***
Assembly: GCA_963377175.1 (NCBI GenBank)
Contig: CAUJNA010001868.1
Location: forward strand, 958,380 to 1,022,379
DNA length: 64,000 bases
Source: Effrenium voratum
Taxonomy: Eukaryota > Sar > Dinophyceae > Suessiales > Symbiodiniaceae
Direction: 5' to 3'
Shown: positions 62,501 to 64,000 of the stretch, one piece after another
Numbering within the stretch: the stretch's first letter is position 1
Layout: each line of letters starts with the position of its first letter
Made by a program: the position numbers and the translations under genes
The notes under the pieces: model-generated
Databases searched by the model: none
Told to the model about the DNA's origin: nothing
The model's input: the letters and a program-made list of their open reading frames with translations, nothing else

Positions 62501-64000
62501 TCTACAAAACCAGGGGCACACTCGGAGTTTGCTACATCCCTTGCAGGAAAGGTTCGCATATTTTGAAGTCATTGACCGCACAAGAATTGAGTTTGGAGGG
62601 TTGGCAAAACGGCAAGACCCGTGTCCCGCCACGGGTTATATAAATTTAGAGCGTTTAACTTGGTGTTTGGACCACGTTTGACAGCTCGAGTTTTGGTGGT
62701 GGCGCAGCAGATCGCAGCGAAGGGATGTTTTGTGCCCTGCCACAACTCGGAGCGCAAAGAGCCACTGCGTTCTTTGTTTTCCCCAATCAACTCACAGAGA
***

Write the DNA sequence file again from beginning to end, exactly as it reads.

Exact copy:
Assembly: GCA_963377175.1 (NCBI GenBank)
Contig: CAUJNA010001868.1
Location: forward strand, 958,380 to 1,022,379
DNA length: 64,000 bases
Source: Effrenium voratum
Taxonomy: Eukaryota > Sar > Dinophyceae > Suessiales > Symbiodiniaceae
Direction: 5' to 3'
Shown: positions 62,501 to 64,000 of the stretch, one piece after another
Numbering within the stretch: the stretch's first letter is position 1
Layout: each line of letters starts with the position of its first letter
Made by a program: the position numbers and the translations under genes
The notes under the pieces: model-generated
Databases searched by the model: none
Told to the model about the DNA's origin: nothing
The model's input: the letters and a program-made list of their open reading frames with translations, nothing else

Positions 62501-64000
62501 TCTACAAAACCAGGGGCACACTCGGAGTTTGCTACATCCCTTGCAGGAAAGGTTCGCATATTTTGAAGTCATTGACCGCACAAGAATTGAGTTTGGAGGG
62601 TTGGCAAAACGGCAAGACCCGTGTCCCGCCACGGGTTATATAAATTTAGAGCGTTTAACTTGGTGTTTGGACCACGTTTGACAGCTCGAGTTTTGGTGGT
62701 GGCGCAGCAGATCGCAGCGAAGGGATGTTTTGTGCCCTGCCACAACTCGGAGCGCAAAGAGCCACTGCGTTCTTTGTTTTCCCCAATCAACTCACAGAGA